Mysterious terem house on Yakimanka, built by a disgraced merchant and a tangerine planter
The mansion of the merchant Igumnov is one of the most beautiful and mysterious buildings in modern Moscow. First, it is not so easy to get into it, because it…

Continue reading →

"Gingerbread" Kremerbryuke
The bridge, originally invented by people as a construction connecting two points, has long ceased to perform a narrowly applied function. In the modern sense, such an architectural structure can…

Continue reading →

Secrets of the mansion of millionaires Kolobovs

Kolobovsky House is a little-known but incredibly beautiful architectural landmark of St. Petersburg. As contemporaries noted, such a magnificent building was bound to stand in plain sight in the center of the city, however, alas, it was lost in a back alley, so that not every citizen knew about its existence. And now this green building-palace, alas, cannot be called very famous, despite the colorfulness of its architecture and the interesting fate of its famous owners.

The house resembled a palace
The apartment house of the merchants Kolobovs, located at the intersection of Lenin Street and Pushkarsky Lane, was erected in 1910 according to the design of the talented architect Sergey (Tsalek) Ginger. The building is made in the style of eclecticism and neo-baroque, which in itself speaks of the originality and independence of the tastes of its owners – after all, at that time modern was in fashion. Famous Petersburg millionaire merchants Nikolai and Fyodor Kolobovy acted as customers.

Initially, it was intended to build buildings of different heights here, however, given the peculiarities of the local architecture, the owners obtained permission from the city authorities to make all the buildings five-story.

By the way, there is an assumption that the decoration of the facade in the style of Rastrelli’s decor was not chosen by chance, and in connection with the Baroque church located next door to the St. Matthias Church, this resulted in a single ensemble.

The intricate layout, the unusual triangular courtyard from the side of the alley and the pretentious kurdoner from the side of Lenin Street, the bay windows supported by the Atlantean figures, the caryatids on the loggias – all this can not but admire the fantasy of customers and the architect.

The whole Petersburg attracted attention to the new house with the original corner tower, and in 1912 this project was even recognized as the best in the competition of urban facades.

It all started with an old barge …
The merchants of Kolobov are unique people. At the beginning of the last century, they were incredibly rich, with four dozen (!) Apartment houses in St. Petersburg. And this is not counting their main family business – a sawmill in the Malaya Nevka.

A particularly interesting person was Fedor Nikolaevich Kolobov. He was an honorary citizen of St. Petersburg, the elder of a church parish and a merchant of the 1st guild, he had an imperious and firm character – such that only one of his strict views was enough for others to obey without question. Together with his elderly mother and younger brother Nikolai, who at that time was still a teenager, he came to Petersburg from the Ryazan province in the 1880s. Here Kolobov bought a sawmill for the money raised from the sale of an old barge, or rather, firewood, for which it was previously dismantled. It was from this seemingly risky investment that their future empire began to develop, which later made the brothers millionaires.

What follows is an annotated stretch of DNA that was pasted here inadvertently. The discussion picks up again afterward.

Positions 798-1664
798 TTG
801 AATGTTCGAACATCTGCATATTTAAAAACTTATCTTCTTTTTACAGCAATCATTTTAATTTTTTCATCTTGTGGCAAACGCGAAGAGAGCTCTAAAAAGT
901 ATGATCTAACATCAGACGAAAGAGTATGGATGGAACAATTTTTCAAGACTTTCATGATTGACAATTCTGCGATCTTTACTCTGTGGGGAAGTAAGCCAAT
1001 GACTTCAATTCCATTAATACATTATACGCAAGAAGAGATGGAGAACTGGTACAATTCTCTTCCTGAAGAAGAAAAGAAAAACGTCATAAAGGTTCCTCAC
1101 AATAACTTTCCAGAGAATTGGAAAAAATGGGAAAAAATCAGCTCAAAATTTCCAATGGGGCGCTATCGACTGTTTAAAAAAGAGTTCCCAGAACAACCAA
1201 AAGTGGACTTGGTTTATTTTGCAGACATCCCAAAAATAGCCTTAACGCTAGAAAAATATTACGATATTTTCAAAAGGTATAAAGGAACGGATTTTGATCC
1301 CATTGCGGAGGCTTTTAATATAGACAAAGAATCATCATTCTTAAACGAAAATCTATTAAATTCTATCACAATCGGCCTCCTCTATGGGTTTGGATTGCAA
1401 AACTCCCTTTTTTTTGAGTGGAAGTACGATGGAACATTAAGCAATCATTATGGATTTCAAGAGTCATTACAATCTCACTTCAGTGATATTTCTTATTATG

Fedor Kolobov was a famous philanthropist in St. Petersburg. During the First World War he organized the Union of parishioners in the territory of the Spaso-Preobrazhensky Koltovsky Church to help soldiers and their families, led by his spouse Anastasia. Here they worked as volunteers and his daughters.

In 1908–1914, entire Kolobiv neighborhoods of tenement houses were built in the city on the Neva. The brothers also had their own private mansion on the Malaya Nevka embankment, on the first floor of which the administration of their sawmill was located. Opposite this building, merchants, being avid book lovers, built their own library. Nikolai Kolobov collected rare, old books and manuscripts (for example, his rarities included copies of Dead Souls and Journeys from St. Petersburg to Moscow). The earliest of his collected publications dated to the fifteenth century.

Patriotism and humility
After the revolution, Fyodor did not go abroad, but entered stoically – he transferred all his tenement houses to the Soviet authorities and remained in the city himself. The large plant of the Kolobovs was also nationalized. The new authorities, in turn, unceremoniously evicted the merchant from his mansion, and his last days richest once resident of St. Petersburg…

"Great Toy" Paul I: What is famous for the fortress near St. Petersburg, which the emperor built for fun
The son of Catherine II, Paul entered the Russian history as a man with a difficult fate and ambiguous ruler, obsessed with military affairs and, as they say, he loved…

...

What did the Kremlin chimes look like at the time of Ivan the Terrible and Catherine II
The Kremlin chimes are the hallmark of Moscow and of all of Russia. We are so accustomed to their appearance, to their characteristic battle, that sometimes we don’t even think…

...

Mysterious terem house on Yakimanka, built by a disgraced merchant and a tangerine planter
The mansion of the merchant Igumnov is one of the most beautiful and mysterious buildings in modern Moscow. First, it is not so easy to get into it, because it…

...

How modern furniture appeared 100 years ago: Modernist man, architect and jeweler Josef Hoffman
Chairs with high backs, sofas and armchairs, which are still relevant today, geometric decorations and textiles with abstract patterns ... There is hardly a design area in which Austrian architect…

...